As our time in Dakar has come to an end and we prepare for our first Atlantic crossing to Fernando De Noronha we are all excited but sad to be leaving such an interesting port. We were able to spend five full days exploring a city that many of us never had visited before. This port was extra special because we got a more local perspective of the city, since a lot of our port program was shared with the students from the LCB school. On our first day with them, we got to visit their school and we had conversations about the similarities and differences between our two cultures. They were able to come aboard the boat and we got to show them around our home.
On our second and third day, the group of Class Afloat and LCB students were spilt into two groups: half of us went on shore leave and the other half went to Fann hospital. Fann hospital is a psychiatric center, which has a small the garden outside. The garden was first created by the Peace Core. When they left, they left the up keep of the garden to the few workers. The garden has bananas, pomegranate, mint, peppers and much more. While we were there, we worked in the garden. We helped with maintaining the garden and doing small jobs like weeding and watering plants. In the afternoon, we went Goree Island. The LCB students also accompanied us to Goree Island; it is an island three kilometers off the shore of Dakar. We had a picnic lunch in the parking lot of the ferry terminal then we all got onto the ferry and headed to the Island. Today the island is used as a historical museum and there is 1,300 people living on the island. On our last day, we participated in a sports day that some of the LCB students organized where we played basketball, soccer, volleyball, while some people went swimming in the pool.
View from the ferry of Goree Island
If you were not aware of the awful things that happened on the island, you would think that it was just a beautiful little island with vibrant coloured buildings. There were little shops, restaurants, and art galleries. We stopped at a gallery that sold pieces of art made from sand and glue; there was sand from all over Dakar and there was over 20 different colours. The sand would stick to the glue and create pictures of Senegal’s history. There were also people that tried to sell us little musical instruments. These instruments were actually really hard to play; they were two wooden balls attached on a string. You had the string in between your ring finger and you had to swing them back and forth. The guys selling them made it look so easy and when many of us tried, we realized it was not as easy as it looked. Although everything on the island was nice, the real reason we visited the island was to see the history.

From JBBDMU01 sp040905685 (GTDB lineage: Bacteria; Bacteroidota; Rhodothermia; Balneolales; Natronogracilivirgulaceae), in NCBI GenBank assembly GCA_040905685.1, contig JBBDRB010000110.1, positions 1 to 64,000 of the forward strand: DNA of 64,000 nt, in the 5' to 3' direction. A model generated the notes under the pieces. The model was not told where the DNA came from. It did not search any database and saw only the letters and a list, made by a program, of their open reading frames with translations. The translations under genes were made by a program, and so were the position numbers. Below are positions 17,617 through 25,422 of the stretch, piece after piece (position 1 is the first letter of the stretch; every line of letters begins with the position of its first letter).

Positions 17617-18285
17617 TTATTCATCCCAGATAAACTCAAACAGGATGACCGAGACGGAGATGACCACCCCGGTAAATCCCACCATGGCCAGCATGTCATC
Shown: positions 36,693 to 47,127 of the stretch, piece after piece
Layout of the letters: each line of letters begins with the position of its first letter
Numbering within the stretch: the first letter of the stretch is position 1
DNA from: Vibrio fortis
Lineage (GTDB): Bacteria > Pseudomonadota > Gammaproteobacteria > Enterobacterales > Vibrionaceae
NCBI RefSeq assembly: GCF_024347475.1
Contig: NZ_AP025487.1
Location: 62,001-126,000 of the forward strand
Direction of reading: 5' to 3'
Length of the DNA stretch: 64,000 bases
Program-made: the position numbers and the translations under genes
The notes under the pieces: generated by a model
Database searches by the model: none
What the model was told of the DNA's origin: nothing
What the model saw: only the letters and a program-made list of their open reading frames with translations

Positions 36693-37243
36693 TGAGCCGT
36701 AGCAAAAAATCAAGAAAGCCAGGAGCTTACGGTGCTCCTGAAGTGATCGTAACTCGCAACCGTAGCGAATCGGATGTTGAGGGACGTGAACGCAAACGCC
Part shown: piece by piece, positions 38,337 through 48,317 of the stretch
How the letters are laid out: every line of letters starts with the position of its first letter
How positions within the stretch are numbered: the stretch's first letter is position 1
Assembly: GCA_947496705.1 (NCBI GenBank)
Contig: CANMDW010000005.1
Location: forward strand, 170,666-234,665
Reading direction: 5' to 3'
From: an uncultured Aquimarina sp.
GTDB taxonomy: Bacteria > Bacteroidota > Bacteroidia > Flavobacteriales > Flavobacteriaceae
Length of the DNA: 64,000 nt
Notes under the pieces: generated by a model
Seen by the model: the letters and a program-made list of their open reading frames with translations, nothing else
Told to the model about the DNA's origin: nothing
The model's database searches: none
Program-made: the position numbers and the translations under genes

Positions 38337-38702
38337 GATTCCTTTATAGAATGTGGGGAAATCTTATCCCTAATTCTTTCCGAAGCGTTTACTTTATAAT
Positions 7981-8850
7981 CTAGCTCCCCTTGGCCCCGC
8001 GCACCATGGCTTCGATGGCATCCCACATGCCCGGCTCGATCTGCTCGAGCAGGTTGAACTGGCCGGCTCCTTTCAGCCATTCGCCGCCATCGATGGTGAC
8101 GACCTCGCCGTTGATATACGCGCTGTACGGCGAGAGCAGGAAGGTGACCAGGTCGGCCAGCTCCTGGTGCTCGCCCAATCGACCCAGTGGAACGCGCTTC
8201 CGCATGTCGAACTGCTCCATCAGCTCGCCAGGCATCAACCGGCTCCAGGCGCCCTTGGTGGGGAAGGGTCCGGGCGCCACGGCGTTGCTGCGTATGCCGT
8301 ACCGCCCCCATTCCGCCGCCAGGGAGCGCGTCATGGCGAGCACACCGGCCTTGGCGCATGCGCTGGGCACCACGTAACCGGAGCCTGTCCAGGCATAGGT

The House of Slaves
From 1776 to 1848 the island was used as a trading post for European countries and to house slaves before they made the transatlantic crossing to North and South America where they would be sold. This route that they traveled was used because it was the shortest possible distance and had fair winds. It is also the same route that we are going to do in a few days. Goree island was first inhabited by the Portuguese, and was later taken over by the French.
The island’s well-known tourist attraction ‘The House of Slaves’ was built by the French. The house was used to show the living conditions of both the master of the house and the slaves. The slaves were crammed into cells for months below the main part of the house. Today, the house is used as an educational tool and I believe that all of us learnt a lot during our visits on Goree Island and during our time spent in Senegal.
The Mascot of Goree Island
Written by Class Afloat student, Alex Jenkins